9 The Nana Conspiriacy-Reaction with Aunt Rose from The Star Drive-in by Sherry Young

NOTE: Sorry to do this to ye again, but there will be a brief intermission in the family poker game so I can include these two scenes that need to go before the next installment of Saturday Night at the Delaneys. 

The Nana Conspiracy (650 words)

“When is Nana Ruane coming to collect Kathryn?”

Mama stopped pulling on her nylons. We were upstairs in our bedroom watching Mama get ready for work. She kept her clothes in our closet because there was no room for them in the dining room where she slept.

“Don’t be silly, Jayce,” said Mama. “Nana Ruane has enough on her plate without you three.”

“No, Mama, not all three of us. I heard Nana on the phone with Nana Ruane talking about Kathryn going to live with her.” Kathryn put down the book she was reading and sat straight up on the bed.

“What are you talking about Jayce? Stop making things up,” said Mama. “No one’s going anywhere. Wherever did you get that idea?” She looked hard at Jayce.

“Yeah,” said Kathryn. “Sister Agnesia is right. You talk too much.” Jayce whirled around to face Kathryn.

“It’s true!” Tears rolled down Jayce’s cheeks. Her face got red and her voice got louder. “I heard Nana say it. She and Nana Ruane were talking about her and Papa Ruane coming to get you this week.”

Mama stopped in the middle of fastening her second stocking to her garter belt. She looked at Jayce and shook her head just a little bit.

“I’ll get to the bottom of this. You girls stay up here. I’m going down to talk to Nana.” She turned in the doorway. “Jayce, stop crying or I’ll give you something to cry about.” Jayce wiped her cheeks and huffed in some air. Kathryn picked up her book as Mama went down the stairs. We heard the low hum of Mama and Nana talking, then suddenly Mama started shouting. We ran over to the head of the stairs.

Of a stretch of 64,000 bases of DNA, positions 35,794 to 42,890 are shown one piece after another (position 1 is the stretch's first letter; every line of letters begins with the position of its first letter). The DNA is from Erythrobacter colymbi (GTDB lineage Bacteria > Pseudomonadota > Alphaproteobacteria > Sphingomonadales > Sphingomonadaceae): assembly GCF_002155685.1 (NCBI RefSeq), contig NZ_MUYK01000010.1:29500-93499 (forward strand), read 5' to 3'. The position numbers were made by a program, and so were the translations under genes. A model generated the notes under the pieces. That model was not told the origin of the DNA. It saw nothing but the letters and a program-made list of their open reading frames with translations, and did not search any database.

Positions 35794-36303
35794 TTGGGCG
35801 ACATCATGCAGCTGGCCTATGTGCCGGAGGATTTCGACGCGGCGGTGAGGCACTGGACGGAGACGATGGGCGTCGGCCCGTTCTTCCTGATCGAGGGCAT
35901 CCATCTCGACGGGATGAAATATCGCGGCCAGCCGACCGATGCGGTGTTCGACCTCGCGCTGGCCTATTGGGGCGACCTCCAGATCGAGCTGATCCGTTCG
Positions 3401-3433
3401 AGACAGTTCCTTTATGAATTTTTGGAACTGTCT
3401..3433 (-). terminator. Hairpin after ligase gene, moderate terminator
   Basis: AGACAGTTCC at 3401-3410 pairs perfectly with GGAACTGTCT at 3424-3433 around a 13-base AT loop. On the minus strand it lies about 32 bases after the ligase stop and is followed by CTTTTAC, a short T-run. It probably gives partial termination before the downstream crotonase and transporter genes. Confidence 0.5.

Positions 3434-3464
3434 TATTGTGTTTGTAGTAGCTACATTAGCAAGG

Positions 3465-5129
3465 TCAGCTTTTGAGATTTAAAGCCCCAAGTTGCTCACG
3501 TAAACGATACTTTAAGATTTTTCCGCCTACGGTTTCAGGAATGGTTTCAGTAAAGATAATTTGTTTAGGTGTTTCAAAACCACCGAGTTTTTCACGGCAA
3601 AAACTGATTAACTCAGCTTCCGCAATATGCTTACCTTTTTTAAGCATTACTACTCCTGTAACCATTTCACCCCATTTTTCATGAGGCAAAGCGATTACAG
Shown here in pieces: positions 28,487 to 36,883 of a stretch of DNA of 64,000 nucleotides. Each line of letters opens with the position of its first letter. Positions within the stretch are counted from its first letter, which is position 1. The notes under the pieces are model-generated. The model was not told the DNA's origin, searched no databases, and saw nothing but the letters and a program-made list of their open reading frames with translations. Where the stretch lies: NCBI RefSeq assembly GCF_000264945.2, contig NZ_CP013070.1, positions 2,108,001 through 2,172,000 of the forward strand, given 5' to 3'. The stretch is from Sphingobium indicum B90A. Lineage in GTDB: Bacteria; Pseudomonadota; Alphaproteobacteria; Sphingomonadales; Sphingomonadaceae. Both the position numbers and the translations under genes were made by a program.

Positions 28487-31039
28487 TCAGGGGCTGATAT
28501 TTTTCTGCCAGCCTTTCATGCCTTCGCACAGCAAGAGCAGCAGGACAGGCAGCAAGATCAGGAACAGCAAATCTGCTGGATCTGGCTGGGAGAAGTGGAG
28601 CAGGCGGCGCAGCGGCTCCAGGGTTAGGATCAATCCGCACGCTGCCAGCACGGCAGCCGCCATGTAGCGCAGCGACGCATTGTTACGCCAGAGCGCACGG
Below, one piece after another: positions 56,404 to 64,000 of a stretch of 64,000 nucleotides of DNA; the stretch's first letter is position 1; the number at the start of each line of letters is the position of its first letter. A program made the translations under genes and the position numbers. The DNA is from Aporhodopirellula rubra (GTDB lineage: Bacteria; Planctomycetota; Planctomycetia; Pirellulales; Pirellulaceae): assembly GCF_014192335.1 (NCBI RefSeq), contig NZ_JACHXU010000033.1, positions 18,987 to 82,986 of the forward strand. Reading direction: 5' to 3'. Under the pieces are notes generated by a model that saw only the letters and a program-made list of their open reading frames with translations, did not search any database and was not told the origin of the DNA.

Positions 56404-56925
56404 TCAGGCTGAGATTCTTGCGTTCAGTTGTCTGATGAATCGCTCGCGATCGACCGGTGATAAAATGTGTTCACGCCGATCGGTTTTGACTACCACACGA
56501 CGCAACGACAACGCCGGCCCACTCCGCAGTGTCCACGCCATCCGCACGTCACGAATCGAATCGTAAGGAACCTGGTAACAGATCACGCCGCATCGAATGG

“Be quiet,” said Kathryn as we assembled ourselves in the usual places. “We don’t want them to hear us.” It wasn’t hard to hear them.

“WHAT DO YOU MEAN, CALLING BESSIE RUANE, MA?” shouted Mama. Nana slammed a pot onto the stove.

“You can’t work and take care of all three of them, Eleanor. And Papa and I aren’t getting any younger. You know Kathryn’s a Ruane. She has been ever since she stayed with them as a baby. They ruined her, gave her everything she wanted, and now she’s spoiled rotten.”

“That’s exactly why you have no business going behind my back. Don’t you remember what I had to do to get her back when she stayed with them after Jayce was born? I never would have if Jack hadn’t decided to come back to give things another try.”

“Of course I remember. I’m the one who had to take care of Jayce while you were traipsing around down on the Cape to get him back,” said Nana. Papa’s voice floated up the stairway.

“Now Maeve, Eleanor has a point. If Jack doesn’t come back the Ruanes may never give Kathryn back.”

“And would that be a bad thing?” asked Nana? “It would be one less mouth to feed, one less child to worry about.”

“When is this kidnapping supposed to take place?” asked Mama. Her voice was high and tight.

“Oh don’t be so melodramatic, Eleanor. We’re talking about her going to stay with her grandparents for a while to ease the burden here.” We could hear Nana setting the table for tomorrow’s breakfast. “Tuesday afternoon, if you must know. They’re going to pick her up from school.”